Dinosaurs by Victoria Corwin

When she woke up, the dinosaur was still there.

Just standing there, in the corner, staring with its yellow bloodshot eyes the size of generous dinner plates, unblinking, right at her. It was the same size this time, a dwarf bronto, but the color was different, and so was the texture. This time it was a dark, sickly bruised blue, some purple faded into the hide here and there. Its bruised skin was peeling, flaking off in chunks and clusters along its knobby and thin neck and over the hills and valleys of the ribs over its emaciated belly. Its knees were bloody.

She ignored it and felt the eyes and head silently followed her as she went about dressing for the day. Spiders poured out of the top dresser drawer as usual, and when she left her bedroom to make her morning coffee she left the drawer standing open.

From the kitchen, over the low gurgling noises of the keurig, she could hear the faint crunching of the monstrous mouth as handfuls of spiders were chewed.

The keurig sputtered out the last drops of the coffee and steam rose in tendrils to her nose. She pulled the corner of her mouth to one side in disgust. Not as rotten, but still permeated with the putrid smell of--she decided it had to be rancid chicken flesh, the way it tasted like stale nuggets and the slimy texture running down her throat too close to blood and egg yolk conglomerated together into little chunks.

She took a seat at her small kitchen table (which still seemed to have a pulse this week--that pulse, it comes and goes) and gazed down at her sad little dog resting on its beat-up bed in the corner of the room. Poor thing’s too old, she thought to herself. Should’ve died last year, with its matted fur stuck in clots to its skin, which peeled and hung from the front of its skull. The dog, noticing her, slowly and carefully rose up to its four feet with soft cracks of joints and sockets snapping into place. It did not wag its tail which stayed limp at his badly scraped backside as it strolled over to stand next to the table. Its jaw hung perpetually open, the tongue lazily lolling, only attached to the back of its throat by a few threads of nerve.

“Sleep okay?” the dog asked through its unmoving jaw and stared with worried eyes up at her, pale blue eyes, too round, a look distinctly human. Its English had gotten better.

She nods and sips at her coffee.

Portrait of a Lady by Ksenia Ryzhova

             Wide eyes blinked back in the mirror, lashes gently brushed with the mascara wand, her mouth a perfect O. In her self-studies she always found, to her surprise, that she liked her face well enough, that in her regular features and complexion there was a spark of immortality. The tiny shrine in the bathroom was crammed with creams, eye shadows, powders, kohl pencils, liners of every shade, cheek stain – every sort of product except the one she needed.

             “Where are you?” she muttered to her absent Chanel sparkly lip balm in Empreinte. Never mind how that thing cost more than eight Starbucks runs and she was almost afraid to open the shiny black container with the sacred interlocking Cs, she needed the nude lip to balance her heavily made-up eyes or else she’d look like a tramp.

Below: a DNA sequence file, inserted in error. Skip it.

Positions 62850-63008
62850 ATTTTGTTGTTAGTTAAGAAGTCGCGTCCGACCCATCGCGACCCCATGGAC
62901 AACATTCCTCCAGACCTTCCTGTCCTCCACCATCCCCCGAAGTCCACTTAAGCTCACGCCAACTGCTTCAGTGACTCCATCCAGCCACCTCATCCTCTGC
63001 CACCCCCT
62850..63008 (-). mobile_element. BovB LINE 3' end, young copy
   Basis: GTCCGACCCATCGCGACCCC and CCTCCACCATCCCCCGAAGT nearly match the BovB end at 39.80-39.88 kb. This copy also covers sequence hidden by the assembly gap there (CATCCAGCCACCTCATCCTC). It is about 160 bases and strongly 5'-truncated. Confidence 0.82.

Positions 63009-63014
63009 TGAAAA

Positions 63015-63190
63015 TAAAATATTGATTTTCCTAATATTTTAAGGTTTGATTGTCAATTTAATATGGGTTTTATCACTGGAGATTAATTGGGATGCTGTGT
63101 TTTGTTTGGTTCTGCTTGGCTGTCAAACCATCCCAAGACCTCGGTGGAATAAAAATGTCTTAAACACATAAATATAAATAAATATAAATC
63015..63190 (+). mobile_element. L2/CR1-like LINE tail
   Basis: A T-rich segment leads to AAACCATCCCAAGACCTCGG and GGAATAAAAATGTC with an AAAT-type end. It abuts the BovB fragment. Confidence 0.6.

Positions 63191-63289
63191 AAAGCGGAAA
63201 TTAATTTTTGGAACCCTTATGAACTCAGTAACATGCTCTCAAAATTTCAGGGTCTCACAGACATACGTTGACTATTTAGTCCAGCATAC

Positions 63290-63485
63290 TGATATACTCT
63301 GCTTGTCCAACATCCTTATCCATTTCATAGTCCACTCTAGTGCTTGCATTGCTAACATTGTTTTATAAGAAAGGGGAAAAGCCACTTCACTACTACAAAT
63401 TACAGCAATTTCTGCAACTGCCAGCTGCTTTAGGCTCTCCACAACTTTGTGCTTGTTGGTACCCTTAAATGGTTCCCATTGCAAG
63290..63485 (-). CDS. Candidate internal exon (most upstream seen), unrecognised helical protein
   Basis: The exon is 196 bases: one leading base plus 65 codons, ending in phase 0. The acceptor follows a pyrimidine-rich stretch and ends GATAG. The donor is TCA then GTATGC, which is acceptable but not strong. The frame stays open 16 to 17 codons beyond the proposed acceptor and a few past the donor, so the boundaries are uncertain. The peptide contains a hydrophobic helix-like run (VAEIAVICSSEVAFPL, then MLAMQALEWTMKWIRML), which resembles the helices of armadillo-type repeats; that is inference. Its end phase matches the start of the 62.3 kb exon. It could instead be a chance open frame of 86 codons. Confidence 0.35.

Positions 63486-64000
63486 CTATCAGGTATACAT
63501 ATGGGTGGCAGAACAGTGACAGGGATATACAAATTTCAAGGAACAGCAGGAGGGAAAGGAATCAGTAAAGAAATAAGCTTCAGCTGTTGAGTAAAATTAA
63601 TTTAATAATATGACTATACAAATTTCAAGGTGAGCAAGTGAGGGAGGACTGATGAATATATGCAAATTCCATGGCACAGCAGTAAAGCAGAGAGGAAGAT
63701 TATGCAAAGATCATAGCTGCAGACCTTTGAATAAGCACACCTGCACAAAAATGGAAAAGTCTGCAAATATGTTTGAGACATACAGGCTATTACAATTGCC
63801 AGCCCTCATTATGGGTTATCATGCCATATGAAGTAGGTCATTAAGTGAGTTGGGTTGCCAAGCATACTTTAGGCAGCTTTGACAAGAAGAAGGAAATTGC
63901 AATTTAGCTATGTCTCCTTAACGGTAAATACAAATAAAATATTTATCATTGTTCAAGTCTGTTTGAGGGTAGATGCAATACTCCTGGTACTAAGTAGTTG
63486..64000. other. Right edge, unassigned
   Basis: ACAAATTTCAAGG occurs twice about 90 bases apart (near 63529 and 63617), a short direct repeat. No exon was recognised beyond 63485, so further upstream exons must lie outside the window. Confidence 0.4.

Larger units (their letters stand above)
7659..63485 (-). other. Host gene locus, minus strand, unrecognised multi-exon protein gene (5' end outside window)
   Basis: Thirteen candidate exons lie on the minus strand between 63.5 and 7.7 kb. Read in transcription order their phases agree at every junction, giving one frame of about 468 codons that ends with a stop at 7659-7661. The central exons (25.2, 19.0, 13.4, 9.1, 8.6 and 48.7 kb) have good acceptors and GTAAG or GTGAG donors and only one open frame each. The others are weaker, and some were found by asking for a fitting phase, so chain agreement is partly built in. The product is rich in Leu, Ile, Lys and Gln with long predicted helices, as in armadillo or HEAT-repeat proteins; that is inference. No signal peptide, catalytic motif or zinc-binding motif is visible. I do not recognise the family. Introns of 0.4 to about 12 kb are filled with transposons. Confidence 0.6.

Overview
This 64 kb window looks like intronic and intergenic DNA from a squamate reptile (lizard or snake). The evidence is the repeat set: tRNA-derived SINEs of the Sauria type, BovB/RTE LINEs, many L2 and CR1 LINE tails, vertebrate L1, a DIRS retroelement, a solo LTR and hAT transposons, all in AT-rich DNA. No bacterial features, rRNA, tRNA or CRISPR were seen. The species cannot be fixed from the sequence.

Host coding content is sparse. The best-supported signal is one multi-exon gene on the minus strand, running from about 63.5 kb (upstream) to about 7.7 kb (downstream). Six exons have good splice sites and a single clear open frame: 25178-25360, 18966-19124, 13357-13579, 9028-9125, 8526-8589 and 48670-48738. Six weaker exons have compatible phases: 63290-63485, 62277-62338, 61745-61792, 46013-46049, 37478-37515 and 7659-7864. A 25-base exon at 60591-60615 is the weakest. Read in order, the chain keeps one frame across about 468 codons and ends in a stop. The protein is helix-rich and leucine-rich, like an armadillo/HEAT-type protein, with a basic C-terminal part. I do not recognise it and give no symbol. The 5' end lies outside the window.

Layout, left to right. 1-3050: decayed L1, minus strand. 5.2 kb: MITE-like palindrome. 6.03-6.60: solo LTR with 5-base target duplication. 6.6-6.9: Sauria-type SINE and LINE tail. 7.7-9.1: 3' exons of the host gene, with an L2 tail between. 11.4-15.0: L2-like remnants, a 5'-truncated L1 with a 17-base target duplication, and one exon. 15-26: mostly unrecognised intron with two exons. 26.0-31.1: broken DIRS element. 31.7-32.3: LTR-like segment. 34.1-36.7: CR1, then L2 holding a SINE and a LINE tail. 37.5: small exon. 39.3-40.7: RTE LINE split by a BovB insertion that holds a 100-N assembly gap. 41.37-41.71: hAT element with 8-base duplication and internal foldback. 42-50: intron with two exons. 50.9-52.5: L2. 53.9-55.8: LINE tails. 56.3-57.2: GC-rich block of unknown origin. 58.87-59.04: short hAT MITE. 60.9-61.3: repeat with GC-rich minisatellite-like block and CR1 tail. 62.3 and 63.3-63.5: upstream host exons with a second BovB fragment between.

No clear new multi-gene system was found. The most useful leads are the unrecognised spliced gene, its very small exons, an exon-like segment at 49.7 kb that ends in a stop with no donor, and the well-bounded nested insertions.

Drawers were opened and slammed, then the faint thunder of freshly pedicured feet as they marched across faded carpets to the bedroom.

             Nothing in her bag, in the discarded clothes on her bed or in the well-stocked suede DKNY makeup caddy. She pulled out her iPhone. It was 7:20 PM. She put on some music, a wailing, high-pitched voice singing about love and death and magic filled the house.

             The closet was a mess. She put it in order every month, but after a week it would get overgrown with her indecisive rejections and everything else that had no place in her room. The balm wasn’t in there either. A dull sense of helplessness filled her as she looked at the piles of clothing and shoes and belts and used notebooks and old Barbie dolls shoved in the corners. Why was it always so messy? Why did the piles always fall over and get rumpled? The music just barely covered the banging of doors and screams suffocating in pillows and the soft, soothing sound of falling fabric.

             A little color had come into her cheeks and a dull pounding filled her head. The music had stopped. It was 7:25. Did she take the blue pill or the red pill for headaches? Opening the medicine cabinet, she was surprised to find her little black tube hidden between two tall orange containers. She laughed then, her entire body relaxing with each rapid exhale.

             Coffee first? Long day today. She hit send.

             The balm sparkling on her lips, she pulled on her heels. And waited in semi-darkness, not bothering to turn on the lights or put the food her mother left for her in the refrigerator. She got terribly antsy while she waited with her every muscle tensed, ready to jump up at any flare of headlights. The fabric of her dress was itchy and so she began to scratch at her neck where the label chaffed the skin. It was a mindless habit of hers, scratching when she had nothing else to do. It led to the worst inflammations and scars and recently she had been so very good at not doing it, but today had been a long day. It was 7:32.

             Ready. Where are you?